Bidwells’ Warrick Anderson finds both commuters and locals flocking to the East Chesterton riverside for the official start of the summer.
There is a long global history of settlement near rivers.
Powerful empires were built on controlling access to water and transportation routes.
This was once a matter of life and death for entire populations.
In more recent years, city stretches of rivers remain vitally important: the riverside is where the best pubs are found in the summer months.
East Chesterton locals begin flocking to the Green Dragon on Water Street in the early summer to watch the May Bumps, Cambridge’s famous series of rowing races.
Landlord Ronan McLister took over last year.
He said: “It’s a great place to live and a great place to visit for a drink when the sun is shining. People love the location.”
With Stourbridge Common over the river the pub is strongly supported by the locals who still consider Chesterton a village.
Ronan said: “You’re not really in Cambridge until you cross the Green Dragon Bridge, they say.”
East Chesterton’s pub history is a proud one.
The Green Dragon is the reportedly the city’s oldest coach house and pub, and has sat in its prime position by the River Cam since 1630.
Knife marks in the wall supposedly made by Oliver Cromwell can still be found on the fireplace lintel and J.R.R Tolken is said to have visited the pub for inspiration when writing Lord of the Rings.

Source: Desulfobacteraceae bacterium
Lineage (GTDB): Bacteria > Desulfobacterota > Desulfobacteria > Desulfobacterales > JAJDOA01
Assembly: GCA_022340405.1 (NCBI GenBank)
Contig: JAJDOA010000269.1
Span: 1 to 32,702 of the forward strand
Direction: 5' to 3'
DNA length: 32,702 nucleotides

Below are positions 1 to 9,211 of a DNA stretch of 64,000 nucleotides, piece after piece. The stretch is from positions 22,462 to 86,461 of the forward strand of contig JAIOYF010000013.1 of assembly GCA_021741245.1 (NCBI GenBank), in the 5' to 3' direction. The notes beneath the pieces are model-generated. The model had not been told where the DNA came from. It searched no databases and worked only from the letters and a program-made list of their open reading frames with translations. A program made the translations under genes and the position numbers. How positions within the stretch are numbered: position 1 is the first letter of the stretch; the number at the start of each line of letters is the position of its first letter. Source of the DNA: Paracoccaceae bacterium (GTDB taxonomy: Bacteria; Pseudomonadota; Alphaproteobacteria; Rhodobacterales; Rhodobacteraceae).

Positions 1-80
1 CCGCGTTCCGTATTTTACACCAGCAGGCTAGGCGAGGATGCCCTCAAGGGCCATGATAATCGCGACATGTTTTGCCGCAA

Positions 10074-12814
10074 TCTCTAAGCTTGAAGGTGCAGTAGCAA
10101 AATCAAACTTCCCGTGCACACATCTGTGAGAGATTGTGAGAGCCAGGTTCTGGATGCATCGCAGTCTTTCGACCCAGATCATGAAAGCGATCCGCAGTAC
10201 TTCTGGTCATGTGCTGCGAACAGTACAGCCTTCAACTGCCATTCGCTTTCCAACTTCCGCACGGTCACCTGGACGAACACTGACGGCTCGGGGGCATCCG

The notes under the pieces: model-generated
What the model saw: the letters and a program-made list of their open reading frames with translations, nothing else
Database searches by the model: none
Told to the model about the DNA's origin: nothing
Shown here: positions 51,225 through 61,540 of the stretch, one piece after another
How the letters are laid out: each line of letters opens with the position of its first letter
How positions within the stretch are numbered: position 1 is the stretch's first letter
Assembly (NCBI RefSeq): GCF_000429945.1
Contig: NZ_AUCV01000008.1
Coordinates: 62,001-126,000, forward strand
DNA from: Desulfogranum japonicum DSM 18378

In modern times, the Haymakers on Chesterton High Street became one of the first in the world to accept Bitcoin as payment for a pint.
Quite literally, only in Cambridge.
The history is long but East Chesterton is changing.
The opening of Cambridge North train station in the north of the ward and another planned footbridge across to the Abbey is opening up the area for commuters.
It might further increase the passing trade for the Green Dragon too.
Ronan said: “I’ve noticed things changing in the last ten years but the demographic has really changed in the last five. Very much for the better.”
The outstanding Chesterton Community School attracts newly-arrived families and the café culture of recently established Stir café and bakery on Chesterton Road provides a useful outpost for remote workers.
Repurposed offices beyond Old Chesterton, to the south end of the area near Logan’s Meadow, provide local employment too so East Chesterton is fast becoming a distinctive new place to both work and play, as well as commute to London or the walkable Cambridge Science Park.
Plans to move the nearby waste water treatment works and add thousands of homes and jobs to the area mean this might be the start of a new piece of history for East Chesterton.
Given the local mythology, expect the first pint consumed by an AI robot office worker to be drunk in the Green Dragon.
Riverside walks into town